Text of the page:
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And the answer to Hillary Clinton's 'question' contention is???

February 27, 2008 | 11:11 am

MSNBC's David Shuster (back from exile after his ill-considered Chelsea Clinton crack) did the grunt work and came up with the information we've been awaiting: Over the course of the last 10 Democratic presidential debates, starting with one in Philadelphia on Oct. 30, it's close to a draw in terms of who draws the opening question.

To be precise, the initial query was posed to Hillary Clinton six times, to Barack Obama four.

Perhaps the most aggrieved party should be John Edwards, who was still on stage for seven of these faceoffs and never once got to spout off first.

A closer look at Shuster's data does buttress Clinton's contention in Tuesday night's debate in Ohio that she's been asked to replay first an unusually large number of times.

In four out of the last five debates, the opening questions have been directed at her. Also, Shuster's research did not include the onerous task of trolling through transcripts to determine how often, as the debates proceeded, Clinton was singled out for the first response.

As we suspected, her comment about the flow of the questioning -- as well as her segue to last weekend's "Saturday Night Live" skit poking fun at the press for supposedly fawning over Obama -- has been much-remarked-upon. And the critiques ...

are almost entirely negatively.

Longtime Clinton-watcher Ron Fournier of the Associated Press opined that, "After trying to save her sinking candidacy with awkward turns of flattery and sarcasm, Sen. Hillary Rodham Clinton resorted to a new tactic in Tuesday night's debate: self-pity."

Fournier, as you can read here, went on to characterize Clinton as "sounding more like a put-upon third-grader than a presidential candidate."

MSNBC's "First Read" political note had this to say: "Clinton really flubbed that 'SNL' line. Like the 'Xerox' one from last week, it seemed rehearsed. And to echo NBC's David Gregory, what's wrong with getting the first question? It allows one to set the tone of the debate."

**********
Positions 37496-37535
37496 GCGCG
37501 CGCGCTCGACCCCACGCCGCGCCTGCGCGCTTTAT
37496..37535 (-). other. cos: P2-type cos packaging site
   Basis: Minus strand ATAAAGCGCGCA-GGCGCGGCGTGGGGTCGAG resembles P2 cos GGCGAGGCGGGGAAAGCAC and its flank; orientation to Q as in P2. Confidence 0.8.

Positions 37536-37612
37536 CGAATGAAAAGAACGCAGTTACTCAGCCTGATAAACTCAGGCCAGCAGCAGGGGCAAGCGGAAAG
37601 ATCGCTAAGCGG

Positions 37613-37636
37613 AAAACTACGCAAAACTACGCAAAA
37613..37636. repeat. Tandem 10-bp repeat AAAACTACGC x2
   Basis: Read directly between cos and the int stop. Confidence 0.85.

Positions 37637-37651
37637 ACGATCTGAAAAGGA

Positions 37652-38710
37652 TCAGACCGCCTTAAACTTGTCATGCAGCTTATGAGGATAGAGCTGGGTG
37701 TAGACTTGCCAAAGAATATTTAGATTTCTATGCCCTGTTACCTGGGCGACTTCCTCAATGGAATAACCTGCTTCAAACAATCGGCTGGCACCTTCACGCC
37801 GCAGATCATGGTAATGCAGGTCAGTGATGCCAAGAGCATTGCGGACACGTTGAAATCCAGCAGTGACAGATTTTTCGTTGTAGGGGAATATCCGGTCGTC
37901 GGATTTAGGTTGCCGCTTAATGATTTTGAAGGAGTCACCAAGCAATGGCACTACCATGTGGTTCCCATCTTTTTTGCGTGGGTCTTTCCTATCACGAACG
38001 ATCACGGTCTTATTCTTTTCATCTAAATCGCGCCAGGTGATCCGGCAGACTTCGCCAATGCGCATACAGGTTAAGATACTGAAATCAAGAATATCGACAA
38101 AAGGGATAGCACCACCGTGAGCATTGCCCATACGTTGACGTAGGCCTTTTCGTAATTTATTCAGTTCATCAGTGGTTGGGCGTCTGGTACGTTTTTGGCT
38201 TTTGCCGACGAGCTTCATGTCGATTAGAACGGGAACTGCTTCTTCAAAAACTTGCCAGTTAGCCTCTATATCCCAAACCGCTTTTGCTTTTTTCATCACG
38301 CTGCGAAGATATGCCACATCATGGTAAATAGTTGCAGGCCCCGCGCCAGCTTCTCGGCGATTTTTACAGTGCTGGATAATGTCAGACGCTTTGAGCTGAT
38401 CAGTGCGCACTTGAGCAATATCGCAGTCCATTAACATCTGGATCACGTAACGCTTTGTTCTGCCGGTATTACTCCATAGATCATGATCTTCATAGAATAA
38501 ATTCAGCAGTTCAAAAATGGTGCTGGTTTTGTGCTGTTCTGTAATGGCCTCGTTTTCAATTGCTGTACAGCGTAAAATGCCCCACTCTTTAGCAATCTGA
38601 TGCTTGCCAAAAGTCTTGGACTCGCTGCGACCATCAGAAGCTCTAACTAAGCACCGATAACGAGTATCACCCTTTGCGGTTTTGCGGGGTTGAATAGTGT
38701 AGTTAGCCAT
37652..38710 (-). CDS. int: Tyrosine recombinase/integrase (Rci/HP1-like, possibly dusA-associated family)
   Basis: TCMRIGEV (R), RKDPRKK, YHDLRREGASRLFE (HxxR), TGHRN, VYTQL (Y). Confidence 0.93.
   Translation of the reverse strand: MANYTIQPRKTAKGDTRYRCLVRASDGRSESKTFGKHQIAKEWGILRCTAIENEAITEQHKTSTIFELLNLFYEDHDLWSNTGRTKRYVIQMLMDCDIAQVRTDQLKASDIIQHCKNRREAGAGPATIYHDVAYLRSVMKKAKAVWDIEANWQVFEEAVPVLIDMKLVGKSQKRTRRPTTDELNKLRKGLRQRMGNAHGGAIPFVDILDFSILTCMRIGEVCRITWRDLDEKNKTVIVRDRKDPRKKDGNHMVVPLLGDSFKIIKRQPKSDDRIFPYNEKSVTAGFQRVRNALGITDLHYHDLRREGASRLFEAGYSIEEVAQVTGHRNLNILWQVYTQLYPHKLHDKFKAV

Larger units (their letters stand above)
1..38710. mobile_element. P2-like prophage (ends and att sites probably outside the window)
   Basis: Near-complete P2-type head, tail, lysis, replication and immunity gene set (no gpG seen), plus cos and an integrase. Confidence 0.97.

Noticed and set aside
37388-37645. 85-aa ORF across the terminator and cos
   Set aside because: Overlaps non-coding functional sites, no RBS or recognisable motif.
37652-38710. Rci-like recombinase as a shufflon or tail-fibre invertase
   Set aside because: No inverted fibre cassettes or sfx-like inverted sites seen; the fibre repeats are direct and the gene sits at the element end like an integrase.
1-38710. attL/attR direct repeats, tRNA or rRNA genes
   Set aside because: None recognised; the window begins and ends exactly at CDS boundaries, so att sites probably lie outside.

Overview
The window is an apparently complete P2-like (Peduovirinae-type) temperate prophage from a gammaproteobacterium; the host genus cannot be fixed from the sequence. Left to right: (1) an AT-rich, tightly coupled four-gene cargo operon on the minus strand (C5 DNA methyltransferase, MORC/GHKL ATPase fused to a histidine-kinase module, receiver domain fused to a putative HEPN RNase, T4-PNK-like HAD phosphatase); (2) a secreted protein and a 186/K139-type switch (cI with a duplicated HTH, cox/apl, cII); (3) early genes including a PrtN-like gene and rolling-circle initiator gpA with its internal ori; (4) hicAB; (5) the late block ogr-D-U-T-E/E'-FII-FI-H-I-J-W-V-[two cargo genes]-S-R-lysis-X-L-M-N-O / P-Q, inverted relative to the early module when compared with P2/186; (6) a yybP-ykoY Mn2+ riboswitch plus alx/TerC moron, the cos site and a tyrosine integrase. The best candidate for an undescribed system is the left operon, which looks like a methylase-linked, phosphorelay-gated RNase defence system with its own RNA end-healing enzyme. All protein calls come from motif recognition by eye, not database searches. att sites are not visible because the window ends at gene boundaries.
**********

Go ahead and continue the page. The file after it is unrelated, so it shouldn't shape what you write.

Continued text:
Roger Simon of Politico.com wrote that the SNL reference showed "how presidential campaigns can repeat their mistakes rather than learn from them."

Simon's piece (headlined "Hillary Clinton plays the victim card") continued: "The audience mumbled at this scripted and snarky line, just as an audience booed her in the last debate when she accused Obama of wanting 'change you can Xerox.' "

Perhaps the toughest take comes from Michael Goodwin of the New York Daily News.

He described her remark about debate questions "one of the strangest complaints I have ever seen in a presidential debate," adding that, "The self-pity behind the complaint was shocking and unappealing." And he termed the SNL gibe "a foolish rehearsed line."

Summarizing, he wrote: "Wow. Woe is her. What a blunder. This is political malpractice of the first order." (you can read the rest of the commentary here).

Not exactly the reviews the Clinton camp might have hoped for. But who knows what regular voters in Ohio and Texas make of all this. Perhaps, if the barrage continues, there will be a repeat of the New Hampshire scenario and Clinton will benefit from the sense that she's getting piled on.

-- Don Frederick

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